CHARLOTTE, N.C. (WNCN) – The holiday season means travel, and sometimes that travel can mean a long distance. So, buckle up, stay alert and enjoy the holiday commute — as best you can.
AAA Carolinas predicts that a record 2.29 million Carolinians will journey 50 miles or more from home this Thanksgiving, with 1.54 million North Carolinians and 750,000 South Carolinians traveling, a 2.9 percent increase over 2018.
The Thanksgiving holiday travel period is defined as Wednesday, Nov. 27, to Sunday, Dec. 1.
“Ninety percent of those traveling this Thanksgiving to visit with family and friends will be doing so with a road trip,” said Tiffany Wright, AAA Carolinas Traffic Safety Foundation President. “The sheer volume of vehicles on the road makes this holiday such a dangerous time to travel that’s why we can’t stress enough how important it is to practice safety behind the wheel. Buckle up, don’t speed, never drive distracted or impaired.”
How are people traveling?
- Automobiles: the vast majority of travelers – around 1.34 million North Carolinians and 678,000 South Carolinians will hit the road this Thanksgiving, nearly 2.8 percent more than last year.
- Planes: The largest growth in holiday travel is by air, at 4.6 percent, with 107,700 North Carolinians and 53,300 South Carolinians flying to their destinations.
- Other modes (trains, cruises and buses): 42,500 North Carolinians will use other modes of transportation to arrive at their destination along with 21,300 South Carolinians.
Nationwide, more than 55 million Americans will kick off this holiday season with a Thanksgiving trip-the most since 2005, according to data from AAA.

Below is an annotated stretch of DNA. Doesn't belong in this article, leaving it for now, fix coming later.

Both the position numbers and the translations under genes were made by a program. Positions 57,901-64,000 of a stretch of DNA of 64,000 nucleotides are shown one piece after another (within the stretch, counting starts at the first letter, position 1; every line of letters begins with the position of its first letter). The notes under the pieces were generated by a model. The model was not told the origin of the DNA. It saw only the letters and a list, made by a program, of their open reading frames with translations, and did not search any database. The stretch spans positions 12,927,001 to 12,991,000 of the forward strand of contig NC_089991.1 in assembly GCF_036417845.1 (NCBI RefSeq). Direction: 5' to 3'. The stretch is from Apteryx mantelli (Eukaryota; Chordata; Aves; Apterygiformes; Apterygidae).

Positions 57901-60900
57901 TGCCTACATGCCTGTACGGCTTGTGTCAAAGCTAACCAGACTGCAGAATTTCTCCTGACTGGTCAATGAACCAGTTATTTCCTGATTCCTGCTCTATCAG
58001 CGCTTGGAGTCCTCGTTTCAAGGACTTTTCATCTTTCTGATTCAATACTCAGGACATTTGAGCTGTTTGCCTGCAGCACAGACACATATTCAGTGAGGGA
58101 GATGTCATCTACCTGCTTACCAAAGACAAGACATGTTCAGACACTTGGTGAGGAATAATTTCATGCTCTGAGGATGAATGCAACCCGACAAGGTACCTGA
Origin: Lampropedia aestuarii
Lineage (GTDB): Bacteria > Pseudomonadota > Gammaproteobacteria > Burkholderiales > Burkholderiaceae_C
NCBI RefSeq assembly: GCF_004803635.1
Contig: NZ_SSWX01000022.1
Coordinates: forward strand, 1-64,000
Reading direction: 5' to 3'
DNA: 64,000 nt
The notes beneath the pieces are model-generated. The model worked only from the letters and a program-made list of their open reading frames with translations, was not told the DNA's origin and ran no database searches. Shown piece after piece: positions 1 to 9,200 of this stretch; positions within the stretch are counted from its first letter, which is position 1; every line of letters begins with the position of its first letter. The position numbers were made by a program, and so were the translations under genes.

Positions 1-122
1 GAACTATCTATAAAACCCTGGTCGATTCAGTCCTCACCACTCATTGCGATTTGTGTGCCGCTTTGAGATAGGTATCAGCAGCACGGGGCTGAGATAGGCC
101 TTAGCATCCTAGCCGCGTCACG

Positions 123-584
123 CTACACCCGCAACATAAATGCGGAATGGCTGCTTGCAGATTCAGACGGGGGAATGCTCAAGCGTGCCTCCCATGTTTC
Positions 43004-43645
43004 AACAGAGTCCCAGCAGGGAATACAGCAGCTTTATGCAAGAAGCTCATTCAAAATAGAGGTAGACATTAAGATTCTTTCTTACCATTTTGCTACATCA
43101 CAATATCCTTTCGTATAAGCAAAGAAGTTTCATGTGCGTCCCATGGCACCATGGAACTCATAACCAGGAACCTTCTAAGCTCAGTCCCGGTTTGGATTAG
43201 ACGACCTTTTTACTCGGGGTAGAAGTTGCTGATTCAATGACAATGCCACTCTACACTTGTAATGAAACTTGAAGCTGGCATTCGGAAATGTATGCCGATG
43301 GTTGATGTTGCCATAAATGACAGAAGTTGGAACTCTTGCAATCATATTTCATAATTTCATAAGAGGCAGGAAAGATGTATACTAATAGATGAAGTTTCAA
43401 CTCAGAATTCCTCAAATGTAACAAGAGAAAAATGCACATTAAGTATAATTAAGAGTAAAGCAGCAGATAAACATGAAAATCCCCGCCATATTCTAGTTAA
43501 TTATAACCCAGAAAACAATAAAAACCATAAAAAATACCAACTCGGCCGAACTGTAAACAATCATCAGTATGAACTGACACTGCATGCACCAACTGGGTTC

AAA says the busiest days to travel are the Wednesday before Thanksgiving and the Sunday after Thanksgiving.
If possible, AAA recommends that motorists plan their travel around these days (Thanksgiving Day is actually the best day to be on the roads).
In North Carolina, over the 2018 Thanksgiving holiday period (11/21/18-11/25/18) there were 3,805 crashes resulting in 22 fatalities and 1,481 injuries.
In South Carolina over the same time period, there was 1,280 collisions resulting in 12 fatalities and 506 injuries.
Thanksgiving eve has become a big night for binge drinking, as family and friends return home to reconnect for the holiday. Labeled “Blackout Wednesday,” many times the evening consists of over-drinking which can lead to drunk driving.
“Blackout Wednesday, also known as Drinksgiving can end with deadly consequences, so if you plan on drinking, have a plan,” added Wright. “If you don’t have a designated driver, call a friend or family member, taxi or car share service such as Uber or Lyft, to get you home safely.”
In order to stay safe on the roads late at night, AAA urges motorists to never drink & drive, utilize a ride-sharing service and stay off the roads the night before Thanksgiving if possible.
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